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Creek Running North
August 22, 2004
After some deliberation, I bought one of these. Placed the order this morning, and should be hearing from the factory within a day or two about shipping dates. They make them to order, you see.
I ordered the yelllow one, as Becky informs me that it's the one I like best, being visible and all. Black below. I toyed briefly with the idea of naming it Hirundo, for the genus of the birds that swoop dramatically around the mouth of Pinole Creek, until I realized that it might not be the best omen to name a boat, essentially, Swallow.
Zeke and I went down to the Bay this morning to scop out launch sites. The boat launch at the creek mouth is overgrown. Silted in. In a word, useless. But when the tide's up by four feet, it turns out, one can launch essentially from the picnic area at Pinole's shoreline park. Drive down, put the kayak together, carry it down fifty feet of path (41 pounds!) and head into the wind for Wilson Point. If the tide slackens by two feet, I'll have a hundred yards of muck to traverse. Paying attention to timing will be important.
That beach, this morning, bore an unusual congregation of turkey vultures. (Now there would be a bird after which to name a vessel.) We investigated and found a 30-inch chinook salmon, lately deceased and since then deprived of a left eye and the adjacent cheek, but otherwise intact. If the scavengers leave the skull there, I'll bring it home. Gotta hand it to the buzzards: salmon cheeks are pretty damn good eating. Smart of them to get the best cut first.
Nothing like buying a kayak to make the blue parts stand out on a map of California.
Update the next day: Folbot sent an email saying that my boat will be built and shipped in one month. And oh, by the way, they're running a sale that they didn't bother to advertise on the web site, and they're charging me almost 300 bucks less than I expected.
Posted by Chris Clarke at August 22, 2004 09:49 PM
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I still don't understand why kayaks always have the bright colours on top and the dark ones below. It seems to me that it's when you're upside down that you most want to be visible to potential rescuers.
The good ship Cathartes aura... I agree. Hope you're still considering that one!Posted by: Pica at August 23, 2004 07:00 AM
What a wonderful present to yourself -- and it's on sale too! Bonus! :)Posted by: Rana at August 23, 2004 06:08 PM
now, this sounds like fun - even though i am not at my best in water. are they tippy? thought i was going to drown one time i went canoeing with my hubby! i am definately a terrafirma mammal.Posted by: Anne at August 24, 2004 10:12 AM
Well, all kayaks tip, but the Yukon is supposed to be pretty stable, because it's kind of wide and because it's flexible - it molds itself to the waves as much as it can. Part of why I chose it was the complaints I'd seen from some kayakers that it was too hard to roll.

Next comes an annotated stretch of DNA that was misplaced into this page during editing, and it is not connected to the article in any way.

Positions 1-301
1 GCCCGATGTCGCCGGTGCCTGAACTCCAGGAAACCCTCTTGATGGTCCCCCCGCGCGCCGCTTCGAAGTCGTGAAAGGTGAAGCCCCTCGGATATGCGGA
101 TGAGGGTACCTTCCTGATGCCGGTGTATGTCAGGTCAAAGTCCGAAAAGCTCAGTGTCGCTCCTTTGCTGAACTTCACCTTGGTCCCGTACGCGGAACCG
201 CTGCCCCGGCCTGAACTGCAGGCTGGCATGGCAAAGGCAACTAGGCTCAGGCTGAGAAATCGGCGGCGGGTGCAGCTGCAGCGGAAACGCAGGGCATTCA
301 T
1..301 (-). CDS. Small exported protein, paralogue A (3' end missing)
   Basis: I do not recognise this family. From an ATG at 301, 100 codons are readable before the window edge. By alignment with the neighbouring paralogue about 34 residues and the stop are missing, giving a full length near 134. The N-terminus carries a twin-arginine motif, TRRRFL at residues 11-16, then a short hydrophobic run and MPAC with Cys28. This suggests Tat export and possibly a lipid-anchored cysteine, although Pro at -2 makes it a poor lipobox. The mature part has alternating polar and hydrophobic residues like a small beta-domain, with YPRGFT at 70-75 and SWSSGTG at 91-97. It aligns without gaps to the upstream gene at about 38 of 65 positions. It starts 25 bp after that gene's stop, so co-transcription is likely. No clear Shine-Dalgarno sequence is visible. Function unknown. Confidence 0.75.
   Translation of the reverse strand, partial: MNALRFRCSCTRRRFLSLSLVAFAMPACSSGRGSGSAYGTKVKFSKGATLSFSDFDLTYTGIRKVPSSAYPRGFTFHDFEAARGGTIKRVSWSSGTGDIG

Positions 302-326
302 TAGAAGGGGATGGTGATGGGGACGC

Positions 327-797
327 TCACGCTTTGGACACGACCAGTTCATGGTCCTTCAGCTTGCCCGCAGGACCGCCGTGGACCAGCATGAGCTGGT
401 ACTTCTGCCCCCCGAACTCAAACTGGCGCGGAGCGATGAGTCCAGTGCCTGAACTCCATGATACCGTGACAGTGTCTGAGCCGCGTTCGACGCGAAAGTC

Also, I'm going to pack it (and myself) with flotation.
But yeah, if I tried to paddle six-foot breakers, I'd probably get my hair wet. The good thing about shallow San Pablo Bay is the waves rarely pass three feet. Plus, if I capsize a mile out, I can just walk home.Posted by: Chris Clarke at August 24, 2004 10:50 AM
I haven't been sea kayaking since we lived in Vancouver, a good five or six years ago. What are you planning on using this new toy for? (Not that it really matters - I looked at the description and it sounds nothing if not versatile.)
How is Zeke when it comes to water-craft? I have some fantastic humor-horror stories of my own dear dog and his experiences in (and out) of kayaks.Posted by: Siona at August 24, 2004 11:08 AM
Zeke is perfectly happy to watch any manner of water play while lying in water no more than four inches deep.
When we adopted him, the pound said he was part Lab. Must be the bottom part.Posted by: Chris Clarke at August 24, 2004 02:33 PM
COOL!! I can't wait to hear about your adventures! These look like terrific boats - cleverly designed, light, versatile - bet you can't wait for yours to arrive.Posted by: beth at August 24, 2004 06:26 PM
Ocean-kayaking is still near the top of the list of coolest things I've ever done. I am jealous of you, as usual. Darn.Posted by: Allison at August 25, 2004 11:05 AM
Allison: Ocean-kayaking is still near the top of the list of coolest things I've ever done.
My arms still hurt from towing you all the way back out of Elkhorn Slough.Posted by: Chris Clarke at August 25, 2004 11:54 AM
That's true, if by "all the way" you mean "halfwayish" and "towing" you mean "being attached to me by a rope while I was still mostly self-sufficient".Posted by: Allison at August 26, 2004 02:23 PM
"being attached to me by a rope while I was still mostly self-sufficient".
Hey, kid, I'm the one that does the Freudian Clarke family metaphors around here, got it?Posted by: Chris Clarke at August 27, 2004 07:12 PM